JuVaughn Harrison's Road to the Tokyo Olympics

July 29, 2021

President Tate and JaVaughn Harrison

What does it take to become an Olympian? President William F. Tate IV sits down with LSU track and field star JuVaughn Harrison to discuss his journey to the Tokyo Olympics, his time at LSU, and plans for his professional career. While at LSU Harrison won a team national title, six NCAA individual titles, and owns four LSU school records. Most recently, he swept the long jump and high jump competitions at the U.S. Olympic Trials to become the first man since Jim Thorpe in 1912 to compete in BOTH events for Team USA. 

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President William F. Tate IV [00:00:11] I want to welcome you to "On Par with the President." I'm excited today to sit down with track and field star, JuVaughn Harrison, who at LSU, helped win the team national title, six NCAA individual titles, owns four LSU school records, and most recently swept the long jump and high jump competitions at the United States Olympic trials to become the first man since Jim Thorpe in 1912 to compete in both events for Team USA. I'd like to give you a little background. "On Par with the President" is focused on people at LSU who are hitting the green. I'm big into golf. You know I can't run track anymore. And the big part about playing par golf is that you're at the very top of the game if you can play and be on par. And so the whole point of this podcast is to talk to the very best people who are affiliated with LSU, who are on par. Really just, really doing great things. We're going to tee off here with a couple questions. Tell us JuVaughn, how did you first get into track and field and specifically the high jump and the long jump?

JuVaughn Harrison [00:01:24] The way I got into track and field was my family. My family's big, big on track, my mom did track my godmother, my aunts, uncles, everybody in my family did track. So track was just something that my family just, you just did it, like it wasn't a question. You did it. You could do other sports, but you were going to do track. As far as getting into high jump and long jump, that was a thing that came during high school. My high, my high school coach, you know, I played basketball, he thought, "Okay, well, you can jump, you can jump a little bit, so let's, let's see how you do in some jumping events." And that's how it started.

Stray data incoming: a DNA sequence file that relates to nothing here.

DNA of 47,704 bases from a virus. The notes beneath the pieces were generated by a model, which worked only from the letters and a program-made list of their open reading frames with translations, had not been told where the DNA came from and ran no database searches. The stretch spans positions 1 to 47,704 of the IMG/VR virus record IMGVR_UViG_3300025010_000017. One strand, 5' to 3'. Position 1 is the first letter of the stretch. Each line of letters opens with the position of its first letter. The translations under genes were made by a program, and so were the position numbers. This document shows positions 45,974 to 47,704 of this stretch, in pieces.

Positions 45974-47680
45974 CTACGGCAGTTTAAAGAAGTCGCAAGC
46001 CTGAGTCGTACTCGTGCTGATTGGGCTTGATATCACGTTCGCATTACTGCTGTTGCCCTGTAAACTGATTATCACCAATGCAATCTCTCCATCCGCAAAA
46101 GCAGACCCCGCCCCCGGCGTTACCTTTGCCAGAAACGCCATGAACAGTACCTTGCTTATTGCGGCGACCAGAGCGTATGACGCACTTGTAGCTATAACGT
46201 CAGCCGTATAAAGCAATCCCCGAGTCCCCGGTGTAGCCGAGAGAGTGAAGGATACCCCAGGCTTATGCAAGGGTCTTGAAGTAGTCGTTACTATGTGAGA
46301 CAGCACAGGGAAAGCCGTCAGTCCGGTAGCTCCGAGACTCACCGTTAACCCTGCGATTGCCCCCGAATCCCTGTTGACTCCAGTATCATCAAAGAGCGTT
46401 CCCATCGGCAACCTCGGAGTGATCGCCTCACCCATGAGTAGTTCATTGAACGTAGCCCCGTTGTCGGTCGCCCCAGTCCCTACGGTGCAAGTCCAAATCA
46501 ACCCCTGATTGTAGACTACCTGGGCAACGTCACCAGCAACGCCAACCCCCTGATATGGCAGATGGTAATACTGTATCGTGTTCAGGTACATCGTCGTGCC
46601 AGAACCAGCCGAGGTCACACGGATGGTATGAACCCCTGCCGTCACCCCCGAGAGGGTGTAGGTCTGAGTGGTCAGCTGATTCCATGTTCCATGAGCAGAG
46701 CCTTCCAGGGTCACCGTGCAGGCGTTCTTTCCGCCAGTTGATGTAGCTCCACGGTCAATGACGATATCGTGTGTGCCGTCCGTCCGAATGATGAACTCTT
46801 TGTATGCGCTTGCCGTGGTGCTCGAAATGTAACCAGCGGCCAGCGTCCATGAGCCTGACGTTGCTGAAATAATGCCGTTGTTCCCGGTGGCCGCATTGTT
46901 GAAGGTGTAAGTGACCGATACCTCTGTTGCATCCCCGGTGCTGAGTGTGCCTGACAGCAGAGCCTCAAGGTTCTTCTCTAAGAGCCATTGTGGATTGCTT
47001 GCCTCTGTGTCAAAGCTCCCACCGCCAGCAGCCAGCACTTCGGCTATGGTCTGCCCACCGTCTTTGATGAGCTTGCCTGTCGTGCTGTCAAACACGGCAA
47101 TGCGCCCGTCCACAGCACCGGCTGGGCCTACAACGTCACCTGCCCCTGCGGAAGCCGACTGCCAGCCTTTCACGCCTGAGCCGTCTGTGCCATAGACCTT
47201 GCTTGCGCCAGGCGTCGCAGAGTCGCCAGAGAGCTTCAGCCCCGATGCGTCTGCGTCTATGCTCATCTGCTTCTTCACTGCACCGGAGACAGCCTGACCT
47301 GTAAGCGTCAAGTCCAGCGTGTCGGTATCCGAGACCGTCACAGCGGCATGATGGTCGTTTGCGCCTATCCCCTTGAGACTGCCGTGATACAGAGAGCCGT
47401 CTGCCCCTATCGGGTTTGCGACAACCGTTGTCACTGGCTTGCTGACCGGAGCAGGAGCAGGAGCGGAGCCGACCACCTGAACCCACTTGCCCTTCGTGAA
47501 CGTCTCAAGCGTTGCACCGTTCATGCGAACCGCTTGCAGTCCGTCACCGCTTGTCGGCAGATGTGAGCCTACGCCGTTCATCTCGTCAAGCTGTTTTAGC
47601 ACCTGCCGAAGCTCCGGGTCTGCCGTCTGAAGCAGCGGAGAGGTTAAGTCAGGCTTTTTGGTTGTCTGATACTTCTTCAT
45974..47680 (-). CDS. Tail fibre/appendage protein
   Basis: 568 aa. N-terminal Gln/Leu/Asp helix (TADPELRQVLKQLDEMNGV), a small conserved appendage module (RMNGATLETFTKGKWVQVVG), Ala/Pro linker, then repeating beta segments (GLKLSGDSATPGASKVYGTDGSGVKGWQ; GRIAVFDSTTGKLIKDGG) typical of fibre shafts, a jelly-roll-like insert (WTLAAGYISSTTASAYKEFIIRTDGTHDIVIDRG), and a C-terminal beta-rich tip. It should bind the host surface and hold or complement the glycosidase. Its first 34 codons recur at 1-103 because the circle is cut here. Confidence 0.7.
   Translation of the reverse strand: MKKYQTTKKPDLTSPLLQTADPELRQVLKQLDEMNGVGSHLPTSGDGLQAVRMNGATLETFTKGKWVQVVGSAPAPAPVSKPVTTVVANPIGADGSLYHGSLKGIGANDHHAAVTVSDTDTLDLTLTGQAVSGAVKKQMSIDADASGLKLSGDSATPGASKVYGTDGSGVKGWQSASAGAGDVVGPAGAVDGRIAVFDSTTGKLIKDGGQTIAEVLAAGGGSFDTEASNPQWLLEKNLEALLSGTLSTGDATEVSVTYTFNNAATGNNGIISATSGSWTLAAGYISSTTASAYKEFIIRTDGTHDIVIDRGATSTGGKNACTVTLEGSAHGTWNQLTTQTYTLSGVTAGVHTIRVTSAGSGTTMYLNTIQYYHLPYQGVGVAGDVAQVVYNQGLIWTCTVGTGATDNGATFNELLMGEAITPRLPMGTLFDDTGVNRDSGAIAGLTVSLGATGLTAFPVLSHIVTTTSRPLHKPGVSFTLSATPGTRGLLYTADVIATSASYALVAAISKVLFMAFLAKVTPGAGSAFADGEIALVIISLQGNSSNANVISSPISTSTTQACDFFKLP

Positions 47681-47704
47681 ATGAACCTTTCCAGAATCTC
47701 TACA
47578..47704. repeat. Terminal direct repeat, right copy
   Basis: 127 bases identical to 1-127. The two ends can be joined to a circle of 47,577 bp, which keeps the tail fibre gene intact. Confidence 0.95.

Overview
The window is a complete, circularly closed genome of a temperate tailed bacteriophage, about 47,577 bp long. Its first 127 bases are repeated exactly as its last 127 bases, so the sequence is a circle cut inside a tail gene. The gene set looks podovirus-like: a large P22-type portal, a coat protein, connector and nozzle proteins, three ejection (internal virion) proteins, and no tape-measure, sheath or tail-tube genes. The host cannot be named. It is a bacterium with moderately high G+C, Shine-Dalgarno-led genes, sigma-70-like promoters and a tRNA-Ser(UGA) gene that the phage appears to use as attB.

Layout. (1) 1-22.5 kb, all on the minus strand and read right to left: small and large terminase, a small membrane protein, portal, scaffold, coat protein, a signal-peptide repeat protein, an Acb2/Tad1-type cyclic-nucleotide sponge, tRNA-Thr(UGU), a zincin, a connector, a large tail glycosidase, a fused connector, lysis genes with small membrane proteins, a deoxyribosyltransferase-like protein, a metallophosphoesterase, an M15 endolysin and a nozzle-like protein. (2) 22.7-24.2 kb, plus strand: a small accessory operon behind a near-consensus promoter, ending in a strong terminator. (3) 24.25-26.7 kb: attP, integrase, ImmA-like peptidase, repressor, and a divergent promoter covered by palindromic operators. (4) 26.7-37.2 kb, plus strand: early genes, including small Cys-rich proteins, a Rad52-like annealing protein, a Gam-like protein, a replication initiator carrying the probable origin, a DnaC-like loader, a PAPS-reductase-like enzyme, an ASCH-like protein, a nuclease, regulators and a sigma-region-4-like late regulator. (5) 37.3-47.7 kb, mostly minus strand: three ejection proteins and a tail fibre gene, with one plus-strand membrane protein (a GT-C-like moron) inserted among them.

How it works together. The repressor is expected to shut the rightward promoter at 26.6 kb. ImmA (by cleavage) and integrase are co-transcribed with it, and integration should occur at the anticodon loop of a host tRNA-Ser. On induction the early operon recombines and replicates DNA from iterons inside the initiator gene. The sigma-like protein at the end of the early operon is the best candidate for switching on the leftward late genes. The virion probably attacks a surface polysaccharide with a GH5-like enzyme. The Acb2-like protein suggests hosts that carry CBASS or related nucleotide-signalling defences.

President William F. Tate IV [00:01:57] He said you can jump a little bit. I'm sure you were very, very good at it. So when you first started, would you run sprints? Or what did you do in track and field initially?

JuVaughn Harrison [00:02:08] I dabbled in a little bit of everything. But in high school, I mainly focused on 110 hurdles, 300 hurdles, high jump and long jump.

President William F. Tate IV [00:02:16] It makes sense. So how did you decide to come to LSU? What led you to that decision?

JuVaughn Harrison [00:02:22] Ultimately, it was just the coaching staff and the way they approached the whole process, how they would talk to my mom, my family, you know. They made it feel like I'd be welcome, and it'd be a home environment, and I'd be taken care of. So that was big for me. And also, you know, LSU is far enough away from home that my mom can't just pop up on me. But it's close enough that she can, you know what I'm saying, come anytime she needs to. So...

President William F. Tate IV [00:02:44] I like that. I like that. It's a good decision. What's your favorite experiences, you know, attending LSU?

JuVaughn Harrison [00:02:50] Probably say it's going to the football games, going down. And like, especially during the 2019 season, when we were winning every game. It was just a different atmosphere at Tiger Stadium.

President William F. Tate IV [00:03:00] So JuVaughn after you tee off, when you play golf. I don't know, if you play golf. You get that first shot off. And then the next shot you're trying to get to the green. You want to,  you want to get up there because you want to score. It's all about scoring. So I want you to tell us a little bit about, how did you get to where you are now? And more specifically, how did your experience as an LSU student contribute to your success?

JuVaughn Harrison [00:03:26] The way I got to where I'm at now was just really a lot of hard work on and off the track. A lot of practices that I did by myself where I came back after a regular practice just to try and sharpen up a few things. As far as school goes, school just kind of, it gave me, I guess, a way to get away from track. And you know, my mom was very big on school. So I knew it was something that had to be done. So I really focused in on my schoolwork sometimes just to give me a mental break from track.

President William F. Tate IV [00:03:55] You just qualified for the Tokyo Olympics, the Tokyo Olympics on our, the USA's team in two events. You talked about working by yourself and all the things required. Talk a little bit about what kind of discipline did you have to display in order to achieve what you did.